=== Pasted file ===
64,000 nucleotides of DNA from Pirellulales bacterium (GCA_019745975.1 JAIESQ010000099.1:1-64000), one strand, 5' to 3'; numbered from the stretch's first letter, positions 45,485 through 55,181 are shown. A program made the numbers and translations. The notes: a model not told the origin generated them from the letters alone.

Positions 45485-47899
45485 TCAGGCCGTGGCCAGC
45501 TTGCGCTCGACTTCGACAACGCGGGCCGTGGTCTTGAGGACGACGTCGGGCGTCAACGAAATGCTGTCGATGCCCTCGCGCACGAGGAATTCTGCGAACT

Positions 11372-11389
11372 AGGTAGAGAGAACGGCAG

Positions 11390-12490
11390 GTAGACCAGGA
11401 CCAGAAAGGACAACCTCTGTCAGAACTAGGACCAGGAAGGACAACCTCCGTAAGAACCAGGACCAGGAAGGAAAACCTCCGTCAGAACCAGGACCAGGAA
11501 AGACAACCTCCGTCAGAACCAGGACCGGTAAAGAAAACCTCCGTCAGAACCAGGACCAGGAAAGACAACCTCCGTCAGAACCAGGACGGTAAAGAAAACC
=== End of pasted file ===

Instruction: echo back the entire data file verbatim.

64,000 nucleotides of DNA from Pirellulales bacterium (GCA_019745975.1 JAIESQ010000099.1:1-64000), one strand, 5' to 3'; numbered from the stretch's first letter, positions 45,485 through 55,181 are shown. A program made the numbers and translations. The notes: a model not told the origin generated them from the letters alone.

Positions 45485-47899
45485 TCAGGCCGTGGCCAGC
45501 TTGCGCTCGACTTCGACAACGCGGGCCGTGGTCTTGAGGACGACGTCGGGCGTCAACGAAATGCTGTCGATGCCCTCGCGCACGAGGAATTCTGCGAACT

Positions 11372-11389
11372 AGGTAGAGAGAACGGCAG

Positions 11390-12490
11390 GTAGACCAGGA
11401 CCAGAAAGGACAACCTCTGTCAGAACTAGGACCAGGAAGGACAACCTCCGTAAGAACCAGGACCAGGAAGGAAAACCTCCGTCAGAACCAGGACCAGGAA
11501 AGACAACCTCCGTCAGAACCAGGACCGGTAAAGAAAACCTCCGTCAGAACCAGGACCAGGAAAGACAACCTCCGTCAGAACCAGGACGGTAAAGAAAACC